Inspired by El Mono Liso over at Disloyal Opposition to Modernity: The Break-Up Talk, and on a long series of reflections that I have gone back and forth on for three years now. I am, for all extends and purposes, being fundamentally honest. I edit a socialist magazine, and am sympathetic to the critique of capitalism that has emerged from Marxism. In fact, while one can get mired in the ever shifting labyrinth of Das Kapital--on the debates on tendency of rates of profits to fall, on which variant of crisis theory on prefers, on if Kapital is really advocating either a catastrophic end, an evolving of bourgeois society, or if its compatible with an underconsumptionist view of Marxism or a complete break. However, all of these are impossible without total breaks with subsumption or value primacy and with the ability to absolutely end capital flight everywhere at once. In any attempt at total autarky, there will be a tendency to fall into patterns that lead to stagnant food production and re-subjecting people to the cycles of the land, but without the same sorts of traditional supports and lower population scales that traditional societies had in autarky themselves prior to capitalist subsumption.
So that is a problem that no amount of optimism of the will, talk of left regroupment or socialist unity, or psychoanalytic reading of historical events can over-come. Marxian analysis of capitalism may be correct, but I have long suspected that there isn’t really any practicable politics that emerge from this.
So a friend sends me Louis-Ferdinand Celine’s Mea Cupla and says it reminds him of me. That is time: it’s obvious that most socialists don’t relate to me anymore. I increasingly see them as either cynically opportunistic, contradictory and incoherent, or worse political LARPing who have replaced THACO with obscure letters of Engels, or history geekery over Star Trek with position papers by small parties in the 1950s and 1960s. It is not that such hobbyism doesn’t have its place, but it changes the world nary a wit. The latter have the virtue of non-contradiction via the long path of being utterly irrelevant academic hobbyists.
Furthermore, I have never been operating in the egalitarian-spirit that most of “the left” operates in: My critique of capitalism and of classed society is based not on a moral view that all people are somehow equal–a term that I literally think is meaningless when dealing with anything involving qualia and quality unless it is exactly the same in all elements–but on the view that a person’s basic ability to function and flourish is allowed despite an inequality. Abilities, needs, and even formal allowances aren’t similar from person to person. You say this, however, you are bucking both liberal and left self-conception.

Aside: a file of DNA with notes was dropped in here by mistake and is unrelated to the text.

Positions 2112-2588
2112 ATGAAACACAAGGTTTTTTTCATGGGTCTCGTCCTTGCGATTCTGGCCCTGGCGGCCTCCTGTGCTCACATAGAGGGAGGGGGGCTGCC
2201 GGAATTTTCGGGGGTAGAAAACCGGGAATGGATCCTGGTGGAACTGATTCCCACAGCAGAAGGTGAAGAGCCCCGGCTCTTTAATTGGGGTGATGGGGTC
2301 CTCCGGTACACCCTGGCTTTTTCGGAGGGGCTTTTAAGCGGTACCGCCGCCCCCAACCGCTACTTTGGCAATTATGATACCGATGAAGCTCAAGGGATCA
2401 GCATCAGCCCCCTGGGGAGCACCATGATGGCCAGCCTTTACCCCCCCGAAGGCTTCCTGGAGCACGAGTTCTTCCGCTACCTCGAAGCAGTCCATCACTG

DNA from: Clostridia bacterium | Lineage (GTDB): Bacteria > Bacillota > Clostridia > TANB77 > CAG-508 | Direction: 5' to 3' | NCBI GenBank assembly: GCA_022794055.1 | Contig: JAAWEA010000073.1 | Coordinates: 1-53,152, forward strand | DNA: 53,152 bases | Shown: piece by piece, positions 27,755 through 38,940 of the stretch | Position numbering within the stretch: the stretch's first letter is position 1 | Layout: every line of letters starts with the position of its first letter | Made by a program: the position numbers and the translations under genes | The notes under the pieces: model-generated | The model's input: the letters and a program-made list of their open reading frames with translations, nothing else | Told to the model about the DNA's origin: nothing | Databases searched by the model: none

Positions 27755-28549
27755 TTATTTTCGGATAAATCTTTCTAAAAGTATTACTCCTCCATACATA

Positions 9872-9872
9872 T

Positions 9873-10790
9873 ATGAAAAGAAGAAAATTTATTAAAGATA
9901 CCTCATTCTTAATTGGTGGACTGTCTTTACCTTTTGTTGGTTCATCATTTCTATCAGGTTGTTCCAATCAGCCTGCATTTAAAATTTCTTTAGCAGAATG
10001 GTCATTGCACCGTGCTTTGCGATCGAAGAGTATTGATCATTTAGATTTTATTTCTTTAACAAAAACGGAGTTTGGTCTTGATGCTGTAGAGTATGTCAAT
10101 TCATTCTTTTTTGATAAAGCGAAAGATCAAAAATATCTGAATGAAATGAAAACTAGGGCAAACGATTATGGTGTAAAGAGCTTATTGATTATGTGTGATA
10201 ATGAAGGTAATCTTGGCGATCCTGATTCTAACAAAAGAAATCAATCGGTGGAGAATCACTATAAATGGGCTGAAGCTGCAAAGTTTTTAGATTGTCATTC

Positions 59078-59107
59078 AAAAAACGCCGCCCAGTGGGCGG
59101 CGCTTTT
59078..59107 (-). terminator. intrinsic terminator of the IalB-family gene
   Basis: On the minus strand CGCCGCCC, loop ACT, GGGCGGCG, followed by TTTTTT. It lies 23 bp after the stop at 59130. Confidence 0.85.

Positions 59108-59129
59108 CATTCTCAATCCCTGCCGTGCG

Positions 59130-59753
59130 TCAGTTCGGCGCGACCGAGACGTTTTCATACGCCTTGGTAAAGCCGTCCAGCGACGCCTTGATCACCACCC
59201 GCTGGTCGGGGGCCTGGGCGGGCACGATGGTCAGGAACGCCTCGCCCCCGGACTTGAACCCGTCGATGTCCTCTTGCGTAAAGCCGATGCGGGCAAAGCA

Indeed, I have begun to a tragic view on the relationship between technology and ecological systems. I, however, have not taken a primitivist view or even an anti-technological rule: I take a bright green or new ecological traditionalist view–you can’t go back, but you can change the parasitism of the city on the rural and the rural on the remains of the dead (i.e. fossil fuels).
Lastly, a multipolar world will need a clearer vision than a negative critique and a way to allow people to be without being an inchoate mass, and the focus on the masses–in lieu of the working class–that we have seen since the 1960s on the Far Left have illustrated how weak-tea this is as a revolutionary subject. I worry about replacing one over-complex burdensome totality with a another over-complex burdensome totality with more centralized planning. This later vision may make me less compatible with any of the political Marxists I know, and even less so with most left-liberals who apply a moral code universally.